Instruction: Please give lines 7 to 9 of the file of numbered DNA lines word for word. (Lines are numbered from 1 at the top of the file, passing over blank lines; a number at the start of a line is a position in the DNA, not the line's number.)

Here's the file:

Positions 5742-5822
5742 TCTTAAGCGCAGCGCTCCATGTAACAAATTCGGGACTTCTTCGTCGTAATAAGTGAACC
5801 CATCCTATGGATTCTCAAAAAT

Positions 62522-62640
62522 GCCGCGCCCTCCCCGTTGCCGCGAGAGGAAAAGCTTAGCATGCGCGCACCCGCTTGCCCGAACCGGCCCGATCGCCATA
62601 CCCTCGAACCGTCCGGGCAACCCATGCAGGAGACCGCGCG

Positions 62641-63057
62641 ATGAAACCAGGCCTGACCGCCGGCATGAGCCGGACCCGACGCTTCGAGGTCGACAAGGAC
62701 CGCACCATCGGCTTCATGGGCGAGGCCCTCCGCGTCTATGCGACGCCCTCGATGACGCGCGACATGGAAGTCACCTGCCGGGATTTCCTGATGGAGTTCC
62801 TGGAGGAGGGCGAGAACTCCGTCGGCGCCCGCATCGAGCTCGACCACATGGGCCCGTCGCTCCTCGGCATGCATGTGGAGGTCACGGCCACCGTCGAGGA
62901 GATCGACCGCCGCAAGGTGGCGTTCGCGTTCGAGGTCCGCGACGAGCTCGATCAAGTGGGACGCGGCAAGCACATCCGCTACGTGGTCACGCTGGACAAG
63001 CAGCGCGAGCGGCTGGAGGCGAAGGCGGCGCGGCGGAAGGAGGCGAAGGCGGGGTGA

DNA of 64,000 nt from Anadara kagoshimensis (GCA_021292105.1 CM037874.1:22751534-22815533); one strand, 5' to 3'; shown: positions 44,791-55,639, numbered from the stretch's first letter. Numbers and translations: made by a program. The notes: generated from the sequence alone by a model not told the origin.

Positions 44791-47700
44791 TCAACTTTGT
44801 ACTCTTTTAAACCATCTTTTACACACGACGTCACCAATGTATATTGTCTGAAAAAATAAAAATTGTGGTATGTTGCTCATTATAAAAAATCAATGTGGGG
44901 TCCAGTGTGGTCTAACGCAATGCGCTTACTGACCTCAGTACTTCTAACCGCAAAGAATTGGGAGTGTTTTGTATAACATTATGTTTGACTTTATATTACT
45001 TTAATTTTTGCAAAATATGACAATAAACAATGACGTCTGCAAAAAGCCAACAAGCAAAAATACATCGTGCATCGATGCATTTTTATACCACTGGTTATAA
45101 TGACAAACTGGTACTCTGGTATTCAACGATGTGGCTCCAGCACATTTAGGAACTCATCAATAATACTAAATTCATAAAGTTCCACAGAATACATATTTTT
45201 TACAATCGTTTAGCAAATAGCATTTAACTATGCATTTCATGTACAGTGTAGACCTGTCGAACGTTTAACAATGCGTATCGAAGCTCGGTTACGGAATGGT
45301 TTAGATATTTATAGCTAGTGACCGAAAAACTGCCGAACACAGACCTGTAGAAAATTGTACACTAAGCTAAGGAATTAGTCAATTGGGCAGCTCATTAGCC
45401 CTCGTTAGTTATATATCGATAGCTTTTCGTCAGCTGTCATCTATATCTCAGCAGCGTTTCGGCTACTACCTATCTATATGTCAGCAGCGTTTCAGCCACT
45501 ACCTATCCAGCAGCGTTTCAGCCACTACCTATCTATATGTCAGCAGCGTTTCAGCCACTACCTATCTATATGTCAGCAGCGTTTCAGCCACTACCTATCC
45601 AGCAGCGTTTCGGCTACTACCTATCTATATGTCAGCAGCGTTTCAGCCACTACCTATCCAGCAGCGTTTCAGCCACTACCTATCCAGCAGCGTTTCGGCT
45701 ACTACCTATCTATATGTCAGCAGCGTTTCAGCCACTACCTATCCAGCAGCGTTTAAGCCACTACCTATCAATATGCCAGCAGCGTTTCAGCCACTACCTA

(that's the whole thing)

Positions 62641-63057
62641 ATGAAACCAGGCCTGACCGCCGGCATGAGCCGGACCCGACGCTTCGAGGTCGACAAGGAC
62701 CGCACCATCGGCTTCATGGGCGAGGCCCTCCGCGTCTATGCGACGCCCTCGATGACGCGCGACATGGAAGTCACCTGCCGGGATTTCCTGATGGAGTTCC